Even the quickest survey of the university’s diversity & equity page confirms this, with offices for Sexual & Gender Diversity, Sexual Harassment, and Family Care figuring prominently. This is not to mention the advisory committee to the provost, which was struck last year, that was aimed at preventing and responding to sexual violence.
This is not to say that grassroots activism has completely faded away. In response to the death threats made against U of T feminists and the equity and women and gender studies departments last fall, hundreds rallied to protest misogyny in its modern manifestations. Moreover, there has been growing student pressure on the administration to pay more attention to sexual violence on campus.
Despite these changes, a significant problem within the movement continues to demand attention — namely, how to ensure that those women who are marginalized on planes other than gender have their voices heard. It is this distinction that some believe has contributed to the weakened feminist presence on campus.
“If you try and see what progress is like for people of colour, queer and trans people, especially trans women, and in more particular fields,” Swadron explains, “…you will start to question if the changes since then have been all that pronounced.”
Adekur has also had many personal experiences with this lack of inclusivity. As the former Internal Liaison Officer for CUPE 3902, she recalls receiving targeted messages harassing her after speaking out about equity issues in the union, only to be told that “being so vocal and ‘combative’ about ‘contentious issues’ has its consequences.” Yet, when white female members received impersonal harassment regarding a union policy, the organization immediately went to work on an online harassment policy.
“It’s about whose voice is taken seriously, whose pain we choose to believe and how our sympathy is so unevenly spread,” she explains. “I used to ask white men in my union to literally repeat the words I said so that the same audience, hearing the same point, would take my thoughts and ideas seriously.”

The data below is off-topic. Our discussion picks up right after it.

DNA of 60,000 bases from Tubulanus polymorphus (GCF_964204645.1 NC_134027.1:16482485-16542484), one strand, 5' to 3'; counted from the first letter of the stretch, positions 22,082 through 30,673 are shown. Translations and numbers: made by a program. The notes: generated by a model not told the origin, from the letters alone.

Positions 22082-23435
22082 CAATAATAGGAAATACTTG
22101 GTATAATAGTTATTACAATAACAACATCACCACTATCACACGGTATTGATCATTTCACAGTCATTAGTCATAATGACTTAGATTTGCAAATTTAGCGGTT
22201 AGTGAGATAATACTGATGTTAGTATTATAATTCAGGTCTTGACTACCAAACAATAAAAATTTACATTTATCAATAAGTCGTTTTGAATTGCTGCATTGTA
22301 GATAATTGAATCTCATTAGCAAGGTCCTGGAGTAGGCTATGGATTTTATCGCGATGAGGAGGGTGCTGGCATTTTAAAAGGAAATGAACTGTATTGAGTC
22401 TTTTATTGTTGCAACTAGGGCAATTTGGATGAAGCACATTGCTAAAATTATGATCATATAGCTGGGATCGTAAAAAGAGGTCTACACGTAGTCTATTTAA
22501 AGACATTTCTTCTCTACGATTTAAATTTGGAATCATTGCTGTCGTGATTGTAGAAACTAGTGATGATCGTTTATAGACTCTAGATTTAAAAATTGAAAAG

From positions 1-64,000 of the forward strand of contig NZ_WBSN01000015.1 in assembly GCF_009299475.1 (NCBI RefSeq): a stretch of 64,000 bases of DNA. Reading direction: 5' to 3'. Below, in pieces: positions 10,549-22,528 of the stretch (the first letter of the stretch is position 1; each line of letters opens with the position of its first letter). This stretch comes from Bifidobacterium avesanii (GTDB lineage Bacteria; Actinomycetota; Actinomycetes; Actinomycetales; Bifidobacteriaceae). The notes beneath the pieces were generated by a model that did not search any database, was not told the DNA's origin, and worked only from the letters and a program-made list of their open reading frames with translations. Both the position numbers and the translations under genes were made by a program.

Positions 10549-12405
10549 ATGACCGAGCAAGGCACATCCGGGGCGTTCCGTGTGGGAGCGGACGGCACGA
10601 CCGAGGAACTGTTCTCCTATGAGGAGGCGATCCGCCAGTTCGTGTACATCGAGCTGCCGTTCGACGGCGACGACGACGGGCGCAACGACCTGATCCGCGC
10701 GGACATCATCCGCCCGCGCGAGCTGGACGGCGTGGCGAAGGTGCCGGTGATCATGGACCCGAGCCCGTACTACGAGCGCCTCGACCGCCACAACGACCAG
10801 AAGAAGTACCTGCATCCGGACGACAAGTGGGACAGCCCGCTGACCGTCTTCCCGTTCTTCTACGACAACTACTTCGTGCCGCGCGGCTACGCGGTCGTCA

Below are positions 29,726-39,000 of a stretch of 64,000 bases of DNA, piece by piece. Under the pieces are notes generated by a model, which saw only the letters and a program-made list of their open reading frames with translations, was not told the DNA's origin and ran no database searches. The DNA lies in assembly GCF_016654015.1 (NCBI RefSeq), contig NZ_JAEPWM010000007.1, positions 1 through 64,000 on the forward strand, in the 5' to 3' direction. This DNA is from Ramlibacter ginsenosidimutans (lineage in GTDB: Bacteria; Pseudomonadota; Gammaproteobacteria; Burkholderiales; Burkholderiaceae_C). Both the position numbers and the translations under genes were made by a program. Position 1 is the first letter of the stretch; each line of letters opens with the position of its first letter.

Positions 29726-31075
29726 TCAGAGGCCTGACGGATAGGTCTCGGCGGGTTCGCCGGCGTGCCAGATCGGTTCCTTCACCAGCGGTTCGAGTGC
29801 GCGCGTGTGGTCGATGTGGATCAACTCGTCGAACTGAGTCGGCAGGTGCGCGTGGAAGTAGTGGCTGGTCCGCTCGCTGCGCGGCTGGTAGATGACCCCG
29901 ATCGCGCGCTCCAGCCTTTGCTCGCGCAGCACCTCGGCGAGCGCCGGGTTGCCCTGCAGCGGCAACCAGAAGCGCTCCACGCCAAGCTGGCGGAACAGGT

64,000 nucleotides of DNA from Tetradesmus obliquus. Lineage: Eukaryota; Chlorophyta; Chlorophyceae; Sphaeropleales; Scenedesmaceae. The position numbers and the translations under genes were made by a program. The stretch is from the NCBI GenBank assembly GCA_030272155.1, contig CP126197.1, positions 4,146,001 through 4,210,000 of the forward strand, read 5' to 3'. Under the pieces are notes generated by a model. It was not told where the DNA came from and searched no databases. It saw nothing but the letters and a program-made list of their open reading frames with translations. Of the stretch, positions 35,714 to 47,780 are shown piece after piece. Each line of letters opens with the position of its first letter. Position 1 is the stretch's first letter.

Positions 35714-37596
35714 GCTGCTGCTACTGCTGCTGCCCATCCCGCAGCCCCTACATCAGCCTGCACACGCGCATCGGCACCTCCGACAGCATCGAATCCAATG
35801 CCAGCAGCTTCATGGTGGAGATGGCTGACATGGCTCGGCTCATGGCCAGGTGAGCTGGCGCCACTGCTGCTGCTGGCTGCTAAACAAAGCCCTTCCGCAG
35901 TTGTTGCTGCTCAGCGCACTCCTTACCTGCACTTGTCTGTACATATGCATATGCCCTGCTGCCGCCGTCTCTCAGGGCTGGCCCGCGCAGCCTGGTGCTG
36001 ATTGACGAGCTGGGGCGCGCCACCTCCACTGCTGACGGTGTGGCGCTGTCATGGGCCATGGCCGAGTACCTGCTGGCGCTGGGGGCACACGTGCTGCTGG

In another instance of racialized sexism, a professor at a sociology conference approached Adekur and insinuated she “probably [knew] how to work a pole” since she studied sex work. He then offered to be her mentor — citing his expectation that black women needed support and guidance in academia. “…[T]hat story is a very real example of how young, black women and our bodies are sexualized and the kind of liberties people feel they can take,” Adekur says.
Unfortunately, the feminist movement often mirrors society at large by dismissing and even perpetuating these manifestations of discrimination. Swadron cites being made to “testify” about her experiences to cis women, who often do not see that she, as a trans woman, is just as much a part of the feminist movement as they are. Not only does this attitude simply add to the discrimination and hostility trans students often face on campus, it also negates the equity-orientated basis that feminism claims to rest upon.
Women of colour also face distinct marginalization in feminist discourse. Women’s right to vote in Canada, for instance, is often dated to the early 1900s. Yet, this erases the fact that Indigenous women’s unconditional right to vote was only recognized in 1960, only slightly more than 50 years ago. The overwhelming emphasis on women’s right to abortions also tends to obscure the other side of reproductive rights — that is, the right to bear children — which, historically, has been denied to Indigenous women via government-mandated sterilization initiatives.
This sidelining of racialized women manifests frequently in feminist organizing on campus as well. Nish Chankar, associate vice president, equity of the University of Toronto Students’ Union (UTSU) and co-president of Trinity’s Students for Gender Equity, notes that the speakers at the feminist rally last fall were “disproportionately white.” In particular, the “white saviour comments” about women in Afghanistan — made by keynote speaker and New Democratic Party candidate Jennifer Hollet — were, she felt, framed in such a way to distract from persistent gender equality at home.